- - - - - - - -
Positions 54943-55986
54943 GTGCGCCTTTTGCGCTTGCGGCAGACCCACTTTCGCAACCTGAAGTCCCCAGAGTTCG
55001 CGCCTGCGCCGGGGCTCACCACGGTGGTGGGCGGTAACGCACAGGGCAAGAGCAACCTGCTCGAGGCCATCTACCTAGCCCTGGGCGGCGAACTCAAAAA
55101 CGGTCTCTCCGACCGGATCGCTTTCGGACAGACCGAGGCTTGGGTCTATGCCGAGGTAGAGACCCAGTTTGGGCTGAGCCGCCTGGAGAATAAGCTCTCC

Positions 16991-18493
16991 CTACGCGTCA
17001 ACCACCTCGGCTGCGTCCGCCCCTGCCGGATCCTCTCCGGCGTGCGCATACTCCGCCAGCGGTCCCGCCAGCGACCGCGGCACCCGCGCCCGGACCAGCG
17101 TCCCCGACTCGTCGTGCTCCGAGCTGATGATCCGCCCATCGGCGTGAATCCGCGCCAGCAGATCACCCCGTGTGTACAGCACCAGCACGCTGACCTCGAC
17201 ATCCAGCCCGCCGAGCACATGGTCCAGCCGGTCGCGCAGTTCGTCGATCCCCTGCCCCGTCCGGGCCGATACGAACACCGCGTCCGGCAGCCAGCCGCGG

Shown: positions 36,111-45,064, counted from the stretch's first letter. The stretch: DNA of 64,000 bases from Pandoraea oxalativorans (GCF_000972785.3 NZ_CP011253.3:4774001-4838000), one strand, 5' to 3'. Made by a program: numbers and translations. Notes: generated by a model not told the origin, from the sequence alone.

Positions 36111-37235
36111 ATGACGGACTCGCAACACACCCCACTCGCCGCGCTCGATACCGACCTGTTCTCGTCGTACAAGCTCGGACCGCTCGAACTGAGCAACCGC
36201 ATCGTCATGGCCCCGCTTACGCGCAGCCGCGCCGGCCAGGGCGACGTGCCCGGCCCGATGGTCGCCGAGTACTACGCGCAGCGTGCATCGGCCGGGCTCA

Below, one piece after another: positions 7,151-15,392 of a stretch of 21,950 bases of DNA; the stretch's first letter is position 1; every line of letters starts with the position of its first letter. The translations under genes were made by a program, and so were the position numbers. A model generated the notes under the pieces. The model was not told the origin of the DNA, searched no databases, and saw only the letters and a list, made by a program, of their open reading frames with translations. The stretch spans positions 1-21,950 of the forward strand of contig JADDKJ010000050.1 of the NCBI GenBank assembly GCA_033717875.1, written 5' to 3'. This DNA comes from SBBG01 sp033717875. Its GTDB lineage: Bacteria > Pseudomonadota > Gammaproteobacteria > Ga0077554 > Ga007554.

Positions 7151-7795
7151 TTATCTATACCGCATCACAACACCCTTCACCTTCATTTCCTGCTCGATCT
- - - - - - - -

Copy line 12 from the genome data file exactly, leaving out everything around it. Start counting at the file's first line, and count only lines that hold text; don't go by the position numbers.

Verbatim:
36111 ATGACGGACTCGCAACACACCCCACTCGCCGCGCTCGATACCGACCTGTTCTCGTCGTACAAGCTCGGACCGCTCGAACTGAGCAACCGC